Kenya Thiriku AB Filter
Kenya Thiriku AB Filter Roast
Here is (possibly) my favourite Kenya, for a few years. We have held 2021 prices, simply because this is something that we just want you to enjoy too!
As I am writing this, it is 30-something degrees outside and this lot screams summer in a cup. Due to the freshness of the crop and with a little help of what we call a “hot drop” (in roasting terms), this is the perfect balance of bright, juicy citrus and currants. So refreshing. This lot will be around for some time, as I am a big fan.
This is our first of two Kenya coffees from Thiriku Mill, taking the place of Ndaroini, from last year. More on the coffee revolution here. As minnows in the coffee world, we try and make a difference with every bag that we buy. I have tried to explain a little more about it here.
Farm/ Mill Stats
Kenya Thiriku AB
Producer group: Thiriku Farmers Co-operative Society.
Varietals: SL28, 34, and Ruiru 11
Process: Fully washed and dried on raised beds.
Altitude: 14-1700 Meters above sea level
Members:1770 smallholder farmers deliver to Thiriku Mill.
Area: Nyeri County, Central Kenya.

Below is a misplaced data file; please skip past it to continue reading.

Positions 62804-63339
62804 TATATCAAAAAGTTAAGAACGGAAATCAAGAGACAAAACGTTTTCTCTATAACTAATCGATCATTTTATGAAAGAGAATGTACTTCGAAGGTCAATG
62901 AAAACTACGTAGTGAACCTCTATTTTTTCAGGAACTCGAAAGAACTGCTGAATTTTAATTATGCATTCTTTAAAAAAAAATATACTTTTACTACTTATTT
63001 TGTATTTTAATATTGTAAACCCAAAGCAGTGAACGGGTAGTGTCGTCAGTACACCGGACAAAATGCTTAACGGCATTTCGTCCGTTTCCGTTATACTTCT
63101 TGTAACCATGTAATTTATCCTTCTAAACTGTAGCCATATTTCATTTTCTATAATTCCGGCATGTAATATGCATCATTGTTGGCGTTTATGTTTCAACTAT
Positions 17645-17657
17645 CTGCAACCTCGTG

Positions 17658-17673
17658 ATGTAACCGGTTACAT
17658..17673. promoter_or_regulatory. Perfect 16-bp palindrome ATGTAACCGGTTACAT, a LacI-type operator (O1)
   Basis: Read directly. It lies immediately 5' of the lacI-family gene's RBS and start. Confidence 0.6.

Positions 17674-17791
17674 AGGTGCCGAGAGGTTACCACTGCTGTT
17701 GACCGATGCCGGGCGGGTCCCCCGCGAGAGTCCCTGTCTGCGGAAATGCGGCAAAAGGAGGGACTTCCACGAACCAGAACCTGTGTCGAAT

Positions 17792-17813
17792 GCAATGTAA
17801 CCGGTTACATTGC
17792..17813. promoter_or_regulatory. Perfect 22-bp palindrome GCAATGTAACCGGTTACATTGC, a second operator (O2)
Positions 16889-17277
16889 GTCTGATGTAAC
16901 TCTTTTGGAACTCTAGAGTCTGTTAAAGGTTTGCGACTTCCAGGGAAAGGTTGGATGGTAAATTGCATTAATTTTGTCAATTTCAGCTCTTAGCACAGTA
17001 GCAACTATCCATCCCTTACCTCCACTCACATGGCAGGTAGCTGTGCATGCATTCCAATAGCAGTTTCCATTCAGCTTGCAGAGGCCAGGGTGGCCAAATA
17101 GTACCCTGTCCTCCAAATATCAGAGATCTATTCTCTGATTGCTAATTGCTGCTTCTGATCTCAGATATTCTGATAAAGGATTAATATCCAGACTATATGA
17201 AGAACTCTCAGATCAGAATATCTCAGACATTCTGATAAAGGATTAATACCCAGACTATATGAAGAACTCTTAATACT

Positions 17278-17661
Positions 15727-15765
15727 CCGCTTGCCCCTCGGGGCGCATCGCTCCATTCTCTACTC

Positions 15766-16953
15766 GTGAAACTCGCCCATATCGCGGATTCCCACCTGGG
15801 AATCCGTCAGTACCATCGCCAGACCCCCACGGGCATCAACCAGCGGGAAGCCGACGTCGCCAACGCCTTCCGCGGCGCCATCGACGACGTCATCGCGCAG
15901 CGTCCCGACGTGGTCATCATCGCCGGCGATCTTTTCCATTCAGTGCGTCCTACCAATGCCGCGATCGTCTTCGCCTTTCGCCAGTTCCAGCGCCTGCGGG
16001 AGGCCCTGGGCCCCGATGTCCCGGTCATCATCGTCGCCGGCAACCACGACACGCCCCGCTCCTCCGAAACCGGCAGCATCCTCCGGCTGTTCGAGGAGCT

Average farm size: 1 Hectare.
Roast: Hot Drop, beat it with a stick to achieve a light Filter.
Aromatics: Juicy, currants| Body: Light| Acidity: Currants, Grapefruit, lime. High and sweet.|
This coffee is a case of flaunting it because you have it! The frontend acidity is bright, incredible, and smile-inducing. For me, there is lots of sweet grapefruit acidity, followed by an emergence of currants and brown sugar. As the coffee cools there is a change in the citrus character to sweet lime, that pairs beautifully with the red and black currants, which become more prevalent on cooling. Potential for black tea notes and ever-sweetening currants. This is a truly vibrant clean juicy fruity cup.
Recipe: 60-65g per litre and upwards.
Thiriku Coffee Mill and the Revolution
To start with, Thiriku Mill has been producing some excellent specialty grade coffee, independently since 2000. The board who run the co-op are democratically elected. The story changes here. In this first season, 120Ksh has been paid per Kilo for cherry, of which 100Ksh (1$) goes to the grower. The 20Ksh goes to the co-operative to re-invest and re-pay historic debt. Although this isn’t a huge amount of money, it is twice the norm. Cherry is something like 1/6th of the finished weight of roasted and there are various fixed costs, processing, transportation, and loans, which are now being reorganised. Trabocca has employed an agronomist on the ground who is making a plan to reduce inorganic fertilizers and fungicides and replace them with organics. Also administering these at the right time makes a big difference in their effectiveness and how much you need.
The goal is to increase cup quality and yield, which will both increase value and incomes for everyone in the co-operative. I am a huge fan of this model and so happy that James Gourmet could play a part from the beginning.